Take 10 sales more-or-less comparable with the subject that have swimming pools, and then compare those with 10 sales more-or-less comparable with the subject that do not have swimming pools. You’ll probably end up with 10 indications of the contributory value of a swimming pool. Next, arrange the differences from low to high. Take a look at this range. If there are one or two numbers that are obviously outliers, delete them. Now consider this range to determine if there is a central tendency. For example, is there a contributory value indication that repeats itself? This would be a modal value. Is there a range of contributory values that repeats itself? If so, somewhere within this range is the likely contributory value of the swimming pool.

Look at the average and median differences as well. Frankly, you probably want to avoid the average contributory value because of the inherent differences there are in swimming pools. An average weights all of the numbers in the array the same. Since the market likely does not do this, it’s best to avoid it. The median value represents the absolute middle of the range, but is not affected by extremes or outliers.

You started out with a rather wide range of contributory values, but via the above analyses you have likely narrowed it. This narrowing process is exactly what you’re looking for from paired-sales analysis.

Suppose that your analyses indicated a reasonable range from $10,000-$15,000. Out of this range you are going to choose your adjustment (even though a range is far more indicative of the market’s thinking). Also suppose that the swimming pool at your subject is relatively “plain vanilla”. For this reason, you would probably go with the low end of the range, say $10,000. On the other hand, were your subject swimming pool rather ornate, large, and/or came with an overly large patio and pool deck area, you would probably go with the higher end of the range (although, that would be your judgment call).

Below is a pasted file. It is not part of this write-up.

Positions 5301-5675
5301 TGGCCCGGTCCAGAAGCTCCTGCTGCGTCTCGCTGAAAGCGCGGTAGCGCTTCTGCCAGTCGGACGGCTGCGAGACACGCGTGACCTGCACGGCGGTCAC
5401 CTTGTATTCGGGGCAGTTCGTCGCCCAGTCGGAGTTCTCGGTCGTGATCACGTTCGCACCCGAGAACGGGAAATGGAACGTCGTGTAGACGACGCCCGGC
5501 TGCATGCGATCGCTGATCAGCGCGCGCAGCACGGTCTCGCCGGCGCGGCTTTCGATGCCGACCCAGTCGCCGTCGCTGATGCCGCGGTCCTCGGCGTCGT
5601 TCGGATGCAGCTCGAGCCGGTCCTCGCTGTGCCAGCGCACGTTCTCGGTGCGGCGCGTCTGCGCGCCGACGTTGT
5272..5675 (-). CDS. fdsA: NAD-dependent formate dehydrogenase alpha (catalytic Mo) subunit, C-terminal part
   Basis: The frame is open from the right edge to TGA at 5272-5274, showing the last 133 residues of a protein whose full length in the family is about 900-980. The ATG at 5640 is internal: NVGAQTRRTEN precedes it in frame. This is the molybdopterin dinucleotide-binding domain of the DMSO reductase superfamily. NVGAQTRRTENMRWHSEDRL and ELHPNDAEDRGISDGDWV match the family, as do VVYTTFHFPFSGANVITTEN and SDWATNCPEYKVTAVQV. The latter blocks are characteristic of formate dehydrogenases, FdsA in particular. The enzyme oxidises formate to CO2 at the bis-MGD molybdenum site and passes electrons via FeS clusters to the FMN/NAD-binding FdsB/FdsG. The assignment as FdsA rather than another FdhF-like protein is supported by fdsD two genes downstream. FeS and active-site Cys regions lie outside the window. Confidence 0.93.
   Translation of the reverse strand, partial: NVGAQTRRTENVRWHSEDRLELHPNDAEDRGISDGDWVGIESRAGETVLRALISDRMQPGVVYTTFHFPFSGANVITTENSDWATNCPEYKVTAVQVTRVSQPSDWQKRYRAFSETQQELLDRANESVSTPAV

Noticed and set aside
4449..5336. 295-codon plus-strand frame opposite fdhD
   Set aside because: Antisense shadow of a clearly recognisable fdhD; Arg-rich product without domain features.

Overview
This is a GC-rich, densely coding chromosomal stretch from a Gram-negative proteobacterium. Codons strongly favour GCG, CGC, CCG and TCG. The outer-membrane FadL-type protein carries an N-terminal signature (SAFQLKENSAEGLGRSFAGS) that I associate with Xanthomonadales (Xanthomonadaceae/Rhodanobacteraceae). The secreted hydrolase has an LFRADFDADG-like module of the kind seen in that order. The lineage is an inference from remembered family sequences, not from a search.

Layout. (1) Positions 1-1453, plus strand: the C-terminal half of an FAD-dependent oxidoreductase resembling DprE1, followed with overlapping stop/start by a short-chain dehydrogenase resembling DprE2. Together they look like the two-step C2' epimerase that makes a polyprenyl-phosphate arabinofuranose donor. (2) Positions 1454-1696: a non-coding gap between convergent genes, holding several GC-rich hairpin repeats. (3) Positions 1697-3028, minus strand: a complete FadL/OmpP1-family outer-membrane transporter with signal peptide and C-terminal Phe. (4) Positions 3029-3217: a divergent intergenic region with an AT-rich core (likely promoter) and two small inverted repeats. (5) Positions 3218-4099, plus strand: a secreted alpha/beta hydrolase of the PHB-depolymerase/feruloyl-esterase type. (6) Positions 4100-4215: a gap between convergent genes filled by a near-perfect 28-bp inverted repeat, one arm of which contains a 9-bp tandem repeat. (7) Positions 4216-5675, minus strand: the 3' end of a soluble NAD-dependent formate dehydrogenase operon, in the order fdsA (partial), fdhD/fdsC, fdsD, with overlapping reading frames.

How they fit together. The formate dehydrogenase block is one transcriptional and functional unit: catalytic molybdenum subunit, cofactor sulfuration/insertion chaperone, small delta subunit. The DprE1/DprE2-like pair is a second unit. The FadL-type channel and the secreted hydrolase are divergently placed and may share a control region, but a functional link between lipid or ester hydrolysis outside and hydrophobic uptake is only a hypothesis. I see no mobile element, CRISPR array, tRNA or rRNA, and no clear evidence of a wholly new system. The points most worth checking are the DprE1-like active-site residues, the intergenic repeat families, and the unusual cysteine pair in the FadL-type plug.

The point here is that you did not “guess” at the contributory value of that pool, etc. You did not try to cost out a pool as if new and then apply a depreciation factor. You did not apply a “rule-of-thumb” to determine your adjustment. Rather, you went to the market and, via analyses of the available sales within a market comparable to that of the subject, teased out of it a reasonable approximation of the contributory value of the swimming pool.

Please understand that the best you can do is approximate the contributory value of the swimming pool. This is because individual buyers and sellers react to such an amenity differently. As a result, your adjustment of, say, $10,000 does not mean the market sees the contributory value of a pool to be merely $10,000. Via your analyses, you demonstrated that the market sees a range of contributory values. From that range you, the appraisal expert, concluded that an adjustment of $10,000 approximated the contributory value of the swimming pool at your subject.

In other words, you supported your conclusion. This is all a client can ask for. Your client may not agree with your conclusion. However, your client must agree that your adjustment is based on logic, reasoning, and market evidence. That’s really the best you can do.

So, the point here is, while you may not be able to prove exactly how much a swimming pool contributes to the market value of a specific property, you can show the range of that value. Then, from it, you choose an individual number, even though that range makes more sense in the market. It’s your opinion that the swimming pool at the subject contributed $10,000 to overall value. You base your opinion on market data, therefore your opinion is well-formed. As such, you have formed an independent, impartial, objective, and credible opinion of the contributory value of that particular amenity. That’s what appraisers do.